Cleaner Taxis

MQT on 2016-09-14
Session date: 
September 14, 2016
Question By: 
Caroline Pidgeon
Liberal Democrats
Asked Of: 
The Mayor


What steps have you taken to encourage the uptake of cleaner, greener taxis ahead of the introduction of the Ultra Low Emission Zone?


Answer for Cleaner Taxis

Answer for Cleaner Taxis

Answered By: 
The Mayor

Sadiq Khan (Mayor of London):  Thank you.  There is a lot happening and so bear with me, Assembly Member Pidgeon.


Yesterday marked the beginning of a new era for the capital’s taxi and private hire market as the Deputy Mayor for Transport and I launched TfL’s first ever Taxi and Private Hire Action Plan.  This sets out a programme of far-reaching improvements to protect the future of London’s black cabs and maintain a vibrant market with space for all providers to flourish.  She and I agreed on many occasions during the mayoral election on this important issue.


My action plan is just a start.  It sets out special new measures to enhance public safety, drive up standards and improve London’s air quality.  It will help the iconic black cab become the greenest in the world by offering grants of up to £7,500 for new zero-emission-capable (ZEC) electric taxis.  It will also provide new zero-emission priority ranks for drivers who pioneer green technology with a network of rapid electric charge points.  The action plan will also enhance public safety through new measures to improve minicab standards.  By summer next year, TfL will also require that private hire drivers pass an advanced driving test before they can be licensed or relicensed.  This is in addition to my recent commitment to quadruple the number of on-street compliance officers with 250 more dedicated officers on the streets by summer 2017.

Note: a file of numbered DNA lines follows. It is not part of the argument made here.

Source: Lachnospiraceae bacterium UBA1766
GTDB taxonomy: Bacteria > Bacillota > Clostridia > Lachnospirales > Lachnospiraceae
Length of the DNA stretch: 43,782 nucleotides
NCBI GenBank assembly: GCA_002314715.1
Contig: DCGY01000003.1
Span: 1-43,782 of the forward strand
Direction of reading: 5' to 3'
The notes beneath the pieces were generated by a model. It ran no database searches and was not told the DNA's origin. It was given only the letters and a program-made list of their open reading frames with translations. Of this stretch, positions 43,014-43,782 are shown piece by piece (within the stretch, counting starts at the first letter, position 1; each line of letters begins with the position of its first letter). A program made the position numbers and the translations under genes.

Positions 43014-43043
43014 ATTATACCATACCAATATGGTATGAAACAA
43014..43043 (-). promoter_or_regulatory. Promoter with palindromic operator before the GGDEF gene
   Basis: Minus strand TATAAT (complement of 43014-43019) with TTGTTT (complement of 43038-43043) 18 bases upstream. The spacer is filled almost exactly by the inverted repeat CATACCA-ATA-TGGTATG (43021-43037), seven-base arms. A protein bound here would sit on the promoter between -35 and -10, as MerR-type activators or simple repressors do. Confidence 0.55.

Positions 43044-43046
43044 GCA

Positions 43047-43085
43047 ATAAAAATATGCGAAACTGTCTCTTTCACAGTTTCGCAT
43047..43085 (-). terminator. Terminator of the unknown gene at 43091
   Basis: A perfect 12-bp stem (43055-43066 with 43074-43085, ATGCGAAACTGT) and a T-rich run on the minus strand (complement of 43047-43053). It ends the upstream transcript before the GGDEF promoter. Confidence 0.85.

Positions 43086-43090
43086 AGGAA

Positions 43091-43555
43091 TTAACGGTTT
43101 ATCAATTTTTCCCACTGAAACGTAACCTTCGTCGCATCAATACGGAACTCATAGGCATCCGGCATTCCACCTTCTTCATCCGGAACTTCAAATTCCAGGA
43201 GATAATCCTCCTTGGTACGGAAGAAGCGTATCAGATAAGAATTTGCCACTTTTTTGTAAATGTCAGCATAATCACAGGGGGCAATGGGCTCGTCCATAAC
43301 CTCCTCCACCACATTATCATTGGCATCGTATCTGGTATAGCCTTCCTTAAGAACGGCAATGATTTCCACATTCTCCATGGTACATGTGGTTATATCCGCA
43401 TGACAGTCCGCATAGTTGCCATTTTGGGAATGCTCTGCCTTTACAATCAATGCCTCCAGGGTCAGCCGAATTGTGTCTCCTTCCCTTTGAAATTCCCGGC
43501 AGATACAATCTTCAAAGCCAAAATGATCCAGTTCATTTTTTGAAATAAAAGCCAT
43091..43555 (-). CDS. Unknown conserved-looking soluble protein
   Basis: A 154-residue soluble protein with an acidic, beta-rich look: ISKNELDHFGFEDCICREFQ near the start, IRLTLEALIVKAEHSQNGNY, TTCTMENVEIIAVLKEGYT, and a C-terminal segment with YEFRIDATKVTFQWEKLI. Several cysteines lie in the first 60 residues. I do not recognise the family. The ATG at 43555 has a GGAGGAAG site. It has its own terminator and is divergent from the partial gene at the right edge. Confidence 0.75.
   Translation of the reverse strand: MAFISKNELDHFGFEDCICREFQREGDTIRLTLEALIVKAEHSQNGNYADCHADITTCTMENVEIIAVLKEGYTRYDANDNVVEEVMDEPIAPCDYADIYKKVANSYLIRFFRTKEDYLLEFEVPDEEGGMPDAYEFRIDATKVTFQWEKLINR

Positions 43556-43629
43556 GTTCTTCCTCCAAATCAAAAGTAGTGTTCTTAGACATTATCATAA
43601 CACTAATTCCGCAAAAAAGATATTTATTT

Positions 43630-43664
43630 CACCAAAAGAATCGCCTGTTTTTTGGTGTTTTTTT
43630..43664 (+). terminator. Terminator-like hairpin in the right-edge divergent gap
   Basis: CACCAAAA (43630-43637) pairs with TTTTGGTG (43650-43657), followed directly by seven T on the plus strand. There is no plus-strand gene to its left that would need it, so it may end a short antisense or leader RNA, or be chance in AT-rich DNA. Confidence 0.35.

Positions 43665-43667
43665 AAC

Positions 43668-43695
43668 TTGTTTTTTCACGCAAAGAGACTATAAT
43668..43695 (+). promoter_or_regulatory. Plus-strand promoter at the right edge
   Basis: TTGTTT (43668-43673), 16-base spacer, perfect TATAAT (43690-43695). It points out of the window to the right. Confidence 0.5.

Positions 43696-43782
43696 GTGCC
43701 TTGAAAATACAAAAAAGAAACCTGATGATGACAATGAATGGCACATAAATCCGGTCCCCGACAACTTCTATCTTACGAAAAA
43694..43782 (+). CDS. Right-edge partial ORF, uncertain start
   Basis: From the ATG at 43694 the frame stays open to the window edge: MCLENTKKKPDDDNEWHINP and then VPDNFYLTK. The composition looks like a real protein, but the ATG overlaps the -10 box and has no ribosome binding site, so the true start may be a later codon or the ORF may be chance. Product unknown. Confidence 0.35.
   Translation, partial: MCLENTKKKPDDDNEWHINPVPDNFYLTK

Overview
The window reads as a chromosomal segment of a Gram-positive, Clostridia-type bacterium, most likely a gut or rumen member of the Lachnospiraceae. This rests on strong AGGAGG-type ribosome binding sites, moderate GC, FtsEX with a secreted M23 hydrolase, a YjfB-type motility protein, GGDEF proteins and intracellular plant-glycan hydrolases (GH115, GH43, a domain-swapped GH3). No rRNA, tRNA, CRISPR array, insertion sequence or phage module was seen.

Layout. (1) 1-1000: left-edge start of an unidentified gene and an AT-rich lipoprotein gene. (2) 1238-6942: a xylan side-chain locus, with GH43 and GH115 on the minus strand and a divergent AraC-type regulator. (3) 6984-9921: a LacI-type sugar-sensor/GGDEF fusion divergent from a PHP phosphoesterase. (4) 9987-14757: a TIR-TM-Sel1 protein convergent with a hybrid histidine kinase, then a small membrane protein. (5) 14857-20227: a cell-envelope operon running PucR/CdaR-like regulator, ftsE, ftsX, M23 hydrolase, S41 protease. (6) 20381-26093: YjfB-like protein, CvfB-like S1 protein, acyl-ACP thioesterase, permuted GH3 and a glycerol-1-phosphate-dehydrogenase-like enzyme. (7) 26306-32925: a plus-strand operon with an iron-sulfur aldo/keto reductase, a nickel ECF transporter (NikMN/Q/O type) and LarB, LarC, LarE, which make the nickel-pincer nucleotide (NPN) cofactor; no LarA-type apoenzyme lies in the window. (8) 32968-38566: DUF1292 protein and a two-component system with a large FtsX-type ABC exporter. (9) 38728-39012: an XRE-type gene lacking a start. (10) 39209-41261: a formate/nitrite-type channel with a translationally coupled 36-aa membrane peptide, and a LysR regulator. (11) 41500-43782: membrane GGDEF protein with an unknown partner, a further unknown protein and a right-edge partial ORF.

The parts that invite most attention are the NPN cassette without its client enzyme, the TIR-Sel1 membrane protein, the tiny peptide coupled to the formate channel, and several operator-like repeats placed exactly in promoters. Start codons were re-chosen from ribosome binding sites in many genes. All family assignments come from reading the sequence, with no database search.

We need to take every step we can to clean up London’s dangerous and polluted air.  Nearly 10,000 Londoners are dying early every single year because of long-term exposure.  It is permanently affecting children’s lung development, resulting in smaller lungs for life.


From 1 January 2018, no more new diesel taxis will be licensed in London and all new registered taxis will need to be ZEC.  A ZEC taxi needs to emit less than or equal to 50 grams of carbon dioxide (CO2) per kilometre with a zero-emission range of at least 30 miles.  There are a number of manufacturers working to deliver the next generation of taxis, which will be mandated from 2018, and these vehicles will use the latest electric technology to achieve a minimum 30-mile zero-emission range and an enhanced travel experience from customers.  From next year, up to £5,000 will be available to drivers who scrap the oldest and most polluting taxis.  A grant of £3,000 will also be provided towards the first 9,000 ZEC taxis and I am asking the Government to guarantee the Plug-In Car Grant for these vehicles, which will take the total grant to £7,500.  I could go on, but I recognise here that ‑‑


Caroline Pidgeon MBE AM:  That is great.  Let me just briefly ask you some specifics because half of my time is now gone with your detailed answer.


The real issue is about the rapid charging infrastructure.  Only 10% of the current charge points are capable of this and only a handful of them work.  Can you tell me how many rapid charge points will be in operation and available for taxi drivers from 1 January 2018?


Sadiq Khan (Mayor of London):  A rapid electric charging network is essential to giving drivers and manufacturers the confidence to invest in new ZEC taxis.


Caroline Pidgeon MBE AM:  How many?